Research Improves Lives of Children with Birth Defects

University of North Carolina (UNC) Charlotte researcher
Cynthia H. Cassell has devoted her career to improving the lives of families
and children affected by birth defects. Because most birth defects occur in the
first trimester of pregnancy, the March of Dimes and other organizations focus
on fetal and maternal health stress prevention measures to reduce the number of
babies born with birth defects, low birth weight, and/or premature.

Knowledge of birth defect prevention measures is
widespread and well-proven, yet a surprising number of women are not exposed to
the information prior to and during pregnancy, when it is most beneficial. For
example, simply taking a vitamin can help prevent neural tube defects, like
spina bifida, which are among the most severe type of birth defects.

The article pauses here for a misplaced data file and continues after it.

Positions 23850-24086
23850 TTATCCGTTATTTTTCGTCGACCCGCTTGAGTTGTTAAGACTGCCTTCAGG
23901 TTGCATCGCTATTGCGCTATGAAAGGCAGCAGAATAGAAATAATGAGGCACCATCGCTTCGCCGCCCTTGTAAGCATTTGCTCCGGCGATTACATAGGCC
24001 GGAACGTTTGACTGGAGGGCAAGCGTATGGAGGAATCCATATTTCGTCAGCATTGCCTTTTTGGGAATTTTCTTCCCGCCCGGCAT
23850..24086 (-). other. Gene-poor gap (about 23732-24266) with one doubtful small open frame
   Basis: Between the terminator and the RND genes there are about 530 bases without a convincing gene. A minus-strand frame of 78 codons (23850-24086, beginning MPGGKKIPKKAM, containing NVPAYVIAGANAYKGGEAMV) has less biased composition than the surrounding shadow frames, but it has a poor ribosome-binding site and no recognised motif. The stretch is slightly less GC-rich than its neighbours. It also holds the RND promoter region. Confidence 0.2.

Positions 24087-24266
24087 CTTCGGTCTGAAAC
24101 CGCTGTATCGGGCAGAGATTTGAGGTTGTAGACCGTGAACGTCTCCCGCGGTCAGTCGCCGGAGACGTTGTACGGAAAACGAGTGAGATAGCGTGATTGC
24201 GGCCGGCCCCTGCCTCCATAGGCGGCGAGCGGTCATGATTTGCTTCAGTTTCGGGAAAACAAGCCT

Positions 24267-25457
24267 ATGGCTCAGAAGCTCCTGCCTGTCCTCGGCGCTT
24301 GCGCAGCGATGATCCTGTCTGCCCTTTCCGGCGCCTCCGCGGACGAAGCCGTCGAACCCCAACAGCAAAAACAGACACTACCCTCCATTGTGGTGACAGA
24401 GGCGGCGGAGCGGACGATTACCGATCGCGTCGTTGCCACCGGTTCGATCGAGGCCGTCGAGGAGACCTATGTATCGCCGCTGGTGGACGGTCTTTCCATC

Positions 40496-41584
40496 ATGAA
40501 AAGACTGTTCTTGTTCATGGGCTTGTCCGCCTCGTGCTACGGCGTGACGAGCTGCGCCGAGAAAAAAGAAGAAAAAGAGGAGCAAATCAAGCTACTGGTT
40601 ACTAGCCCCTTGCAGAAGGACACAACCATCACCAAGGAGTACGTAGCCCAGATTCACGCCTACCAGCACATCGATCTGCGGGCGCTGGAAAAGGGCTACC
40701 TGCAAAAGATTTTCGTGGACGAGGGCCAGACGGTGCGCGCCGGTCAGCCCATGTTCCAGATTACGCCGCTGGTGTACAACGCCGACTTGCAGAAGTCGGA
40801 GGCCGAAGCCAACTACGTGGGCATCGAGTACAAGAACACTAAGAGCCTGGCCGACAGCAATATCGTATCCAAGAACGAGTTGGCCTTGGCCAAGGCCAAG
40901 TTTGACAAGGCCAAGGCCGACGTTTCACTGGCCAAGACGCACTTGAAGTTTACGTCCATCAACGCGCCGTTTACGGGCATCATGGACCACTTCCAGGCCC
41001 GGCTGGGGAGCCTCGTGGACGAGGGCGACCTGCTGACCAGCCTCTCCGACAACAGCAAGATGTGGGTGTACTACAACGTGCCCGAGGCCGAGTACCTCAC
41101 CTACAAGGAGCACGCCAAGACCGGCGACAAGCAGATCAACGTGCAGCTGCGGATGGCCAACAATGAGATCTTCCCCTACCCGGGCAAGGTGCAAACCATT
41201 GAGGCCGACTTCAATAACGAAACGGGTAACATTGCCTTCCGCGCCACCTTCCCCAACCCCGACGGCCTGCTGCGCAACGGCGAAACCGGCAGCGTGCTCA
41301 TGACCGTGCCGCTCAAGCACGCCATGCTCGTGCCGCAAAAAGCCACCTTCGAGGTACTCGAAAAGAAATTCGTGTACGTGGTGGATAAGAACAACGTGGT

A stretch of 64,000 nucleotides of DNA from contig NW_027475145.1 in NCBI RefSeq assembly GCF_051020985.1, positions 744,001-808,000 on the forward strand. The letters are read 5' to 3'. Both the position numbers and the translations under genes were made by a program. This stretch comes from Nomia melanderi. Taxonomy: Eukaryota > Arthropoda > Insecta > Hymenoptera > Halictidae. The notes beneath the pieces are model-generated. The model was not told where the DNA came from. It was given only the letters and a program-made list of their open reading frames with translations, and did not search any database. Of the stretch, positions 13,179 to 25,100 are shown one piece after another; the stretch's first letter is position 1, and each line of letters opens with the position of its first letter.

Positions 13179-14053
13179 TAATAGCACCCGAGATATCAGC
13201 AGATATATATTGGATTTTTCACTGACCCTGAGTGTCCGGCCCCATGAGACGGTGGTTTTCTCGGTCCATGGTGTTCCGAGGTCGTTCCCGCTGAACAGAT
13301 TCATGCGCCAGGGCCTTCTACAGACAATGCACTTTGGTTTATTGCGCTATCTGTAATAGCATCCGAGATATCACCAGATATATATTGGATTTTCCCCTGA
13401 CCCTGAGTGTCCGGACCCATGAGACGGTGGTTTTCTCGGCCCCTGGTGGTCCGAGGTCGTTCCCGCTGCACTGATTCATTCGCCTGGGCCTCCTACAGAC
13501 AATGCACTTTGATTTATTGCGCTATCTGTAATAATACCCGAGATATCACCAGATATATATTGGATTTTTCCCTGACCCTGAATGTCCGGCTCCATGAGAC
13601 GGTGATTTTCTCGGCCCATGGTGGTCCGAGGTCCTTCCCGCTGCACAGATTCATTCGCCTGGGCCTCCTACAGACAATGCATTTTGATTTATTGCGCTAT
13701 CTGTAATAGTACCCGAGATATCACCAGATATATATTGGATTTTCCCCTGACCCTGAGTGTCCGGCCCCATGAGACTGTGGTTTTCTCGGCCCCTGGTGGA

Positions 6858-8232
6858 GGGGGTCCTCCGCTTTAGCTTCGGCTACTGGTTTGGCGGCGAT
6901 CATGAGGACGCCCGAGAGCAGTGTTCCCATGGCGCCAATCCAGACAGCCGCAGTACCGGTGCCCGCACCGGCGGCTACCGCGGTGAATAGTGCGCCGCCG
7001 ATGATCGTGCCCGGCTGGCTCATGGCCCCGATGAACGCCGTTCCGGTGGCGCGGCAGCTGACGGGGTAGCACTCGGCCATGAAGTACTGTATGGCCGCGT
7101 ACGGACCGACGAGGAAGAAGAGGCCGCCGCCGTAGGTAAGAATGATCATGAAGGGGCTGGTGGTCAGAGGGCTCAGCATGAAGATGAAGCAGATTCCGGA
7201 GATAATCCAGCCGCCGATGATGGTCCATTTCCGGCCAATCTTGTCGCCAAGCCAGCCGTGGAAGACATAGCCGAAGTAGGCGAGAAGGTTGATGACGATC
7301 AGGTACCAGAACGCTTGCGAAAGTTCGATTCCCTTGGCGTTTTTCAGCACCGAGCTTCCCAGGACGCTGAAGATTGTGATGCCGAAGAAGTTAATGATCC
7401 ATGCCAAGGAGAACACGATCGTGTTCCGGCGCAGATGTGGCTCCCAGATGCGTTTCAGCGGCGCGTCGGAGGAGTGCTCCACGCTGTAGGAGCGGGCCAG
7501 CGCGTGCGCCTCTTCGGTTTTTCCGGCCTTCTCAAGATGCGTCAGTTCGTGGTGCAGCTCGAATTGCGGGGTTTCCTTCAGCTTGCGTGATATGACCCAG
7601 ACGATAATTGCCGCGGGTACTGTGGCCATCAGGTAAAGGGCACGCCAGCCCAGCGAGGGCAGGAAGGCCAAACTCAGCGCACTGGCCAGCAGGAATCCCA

“We’ve found women taking 400 micrograms of
folic acid during their child bearing years and into early pregnancy can
prevent up to 70% of cases of children being born with spina bifida, a major
birth defect in which the spine doesn’t develop correctly,” Cassell,
an assistant professor of public health sciences, said in a news release.

Folic acid, found in leafy green vegetables, orange
juice and fortified grains, is a “magic bullet,” according to Anna
Bess Brown, director of the North Carolina chapter of the March of Dimes.

“We’re campaigning across the nation to
encourage all women of childbearing age to take a vitamin pill every day,”
she said.

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